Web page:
|. . . Balseros|
|. . . 2003-10-28|
Movie comment: Balseros
This patient and splendidly constructed documentary glommed onto a group of Cuban rafters in 1994 and had the good fortune to not let go.
As the rafters struggle to exchange the hopeless claustrophobia of community for the glorious promise of acquisitive isolationism, their story touches on the deadpan fish-out-of-water picaresque, the ensemble-decay saga, and the post-industrial engineering suspense film (e.g., Flight of the Phoenix).
Its most unique genre success, though, may be as a survey of the American Dream, where to my eye it bests such ponderous competition as Elia Kazan, Michael Cimino, and Francis Ford Coppola. Despite the small sample size, the Dream's most familiar manifestations are covered: lotteries, cab driving, drug dealing, whoring (subcategory: marriage), rednecks and blue collars, religious mania.... And the ambitious viewer can even gather some notion as to which path might be best to follow.
(Not to spoil anything, but the spirit of proletariat solidarity needn't feel betrayed. Hee yah!)
|. . . 2003-12-31|
Movie Mop-Up: 2003
Given how much I enjoy early 1930s product, I'm not quite ready to call for a reinstated Production Code, but reviewing my recent first-release experiences, I'm struck by how many of the satisfactory ones were "family-friendly" -- Lilo & Stitch, Holes, Pirates of the Caribbean, Spirited Away, School of Rock.... The best adult-oriented "film" I saw in 2003 was videotaped by Spanish TV reporters. The most tolerable R or NC-17 rater I remember was Y Tu Mama Tambien, and even it was just Beavis-&-Butthead plus Godardian voiceovers and yet another of those scenes which will someday lead historians to conclude that our era enaged in male homosexuality solely as an emetic.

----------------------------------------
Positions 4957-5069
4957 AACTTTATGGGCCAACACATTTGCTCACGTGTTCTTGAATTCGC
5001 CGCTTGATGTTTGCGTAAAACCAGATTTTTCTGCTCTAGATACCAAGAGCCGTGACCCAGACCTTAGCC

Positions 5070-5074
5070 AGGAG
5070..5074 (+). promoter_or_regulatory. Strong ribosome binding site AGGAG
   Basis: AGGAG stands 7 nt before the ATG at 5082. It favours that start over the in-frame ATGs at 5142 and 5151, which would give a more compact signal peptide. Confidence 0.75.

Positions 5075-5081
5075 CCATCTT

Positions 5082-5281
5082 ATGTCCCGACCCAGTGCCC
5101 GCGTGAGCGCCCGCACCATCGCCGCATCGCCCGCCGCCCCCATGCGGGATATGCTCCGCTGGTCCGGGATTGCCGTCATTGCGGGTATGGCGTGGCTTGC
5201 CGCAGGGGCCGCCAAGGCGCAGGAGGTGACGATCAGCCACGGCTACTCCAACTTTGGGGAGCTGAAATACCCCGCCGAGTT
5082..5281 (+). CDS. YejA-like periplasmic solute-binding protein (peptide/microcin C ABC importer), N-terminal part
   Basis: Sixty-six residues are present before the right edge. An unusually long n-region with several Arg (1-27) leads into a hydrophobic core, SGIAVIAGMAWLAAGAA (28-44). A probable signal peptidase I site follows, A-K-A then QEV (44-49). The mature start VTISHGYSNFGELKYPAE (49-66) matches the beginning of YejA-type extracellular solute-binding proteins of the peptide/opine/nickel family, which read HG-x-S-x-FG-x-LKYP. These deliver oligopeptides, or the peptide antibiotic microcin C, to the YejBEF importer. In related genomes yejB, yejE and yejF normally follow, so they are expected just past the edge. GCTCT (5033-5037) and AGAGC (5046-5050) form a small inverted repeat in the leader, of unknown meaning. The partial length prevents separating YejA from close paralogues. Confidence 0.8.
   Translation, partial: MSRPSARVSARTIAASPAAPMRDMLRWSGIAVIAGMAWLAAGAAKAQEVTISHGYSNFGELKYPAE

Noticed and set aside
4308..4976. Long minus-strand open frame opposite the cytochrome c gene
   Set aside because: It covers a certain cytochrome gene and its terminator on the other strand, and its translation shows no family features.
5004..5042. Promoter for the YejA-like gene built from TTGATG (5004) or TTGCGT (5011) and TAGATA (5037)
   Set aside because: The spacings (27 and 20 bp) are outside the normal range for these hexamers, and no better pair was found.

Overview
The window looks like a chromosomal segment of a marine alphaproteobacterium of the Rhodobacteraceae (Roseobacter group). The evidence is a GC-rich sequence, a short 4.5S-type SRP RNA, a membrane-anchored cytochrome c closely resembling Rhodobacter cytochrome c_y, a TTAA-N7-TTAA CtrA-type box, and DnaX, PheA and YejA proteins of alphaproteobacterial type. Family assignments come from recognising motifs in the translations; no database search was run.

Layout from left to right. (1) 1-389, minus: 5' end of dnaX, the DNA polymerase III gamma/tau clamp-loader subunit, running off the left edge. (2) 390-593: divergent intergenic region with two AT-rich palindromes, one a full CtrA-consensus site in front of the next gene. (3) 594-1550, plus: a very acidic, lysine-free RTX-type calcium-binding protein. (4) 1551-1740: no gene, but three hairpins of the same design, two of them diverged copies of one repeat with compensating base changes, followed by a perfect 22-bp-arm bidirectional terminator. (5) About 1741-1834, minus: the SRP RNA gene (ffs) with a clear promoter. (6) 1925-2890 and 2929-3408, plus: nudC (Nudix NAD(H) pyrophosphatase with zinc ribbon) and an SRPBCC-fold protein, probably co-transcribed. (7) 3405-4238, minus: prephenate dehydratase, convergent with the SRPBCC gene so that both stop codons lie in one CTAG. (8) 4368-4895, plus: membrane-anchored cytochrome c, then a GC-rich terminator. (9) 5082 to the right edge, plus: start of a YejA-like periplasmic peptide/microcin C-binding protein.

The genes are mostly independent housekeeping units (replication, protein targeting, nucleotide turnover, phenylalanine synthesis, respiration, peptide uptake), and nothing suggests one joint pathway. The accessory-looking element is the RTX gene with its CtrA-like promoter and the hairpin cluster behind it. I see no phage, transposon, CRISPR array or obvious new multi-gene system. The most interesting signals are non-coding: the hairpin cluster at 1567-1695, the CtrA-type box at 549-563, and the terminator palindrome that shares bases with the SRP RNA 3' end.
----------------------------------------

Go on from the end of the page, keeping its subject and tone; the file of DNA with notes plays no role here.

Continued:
Of course, the early 1930s had a hyperactive studio system and no film schools, whereas contemporary Hollywood careers don't usually allow time to learn about grown-up stuff before production starts. Why fake it? Let overgrown children make overgrown children's films.
From what Earl Jackson Jr. says, I should be attending Korean film instead. I'd only be able to attend it on DVD, which seems like an admission of defeat, but hey, what wouldn't be?
+ + +Any year starting with a "2" will end with a mucilaginous stack of "If only"s clogging soul's gorge. Here's one small enough to dislodge:
If only Bill Murray wasn't so irritatingly ambivalent about working and Sofia Coppola hadn't so much opportunity to practice her "But I want you to buy me an Oompa-Loompa now!" routine, we might have ended the year with Murray's Bad Santa and Billy Bob Thornton's Lost in Translation.
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All other material: Copyright 2015 Ray Davis.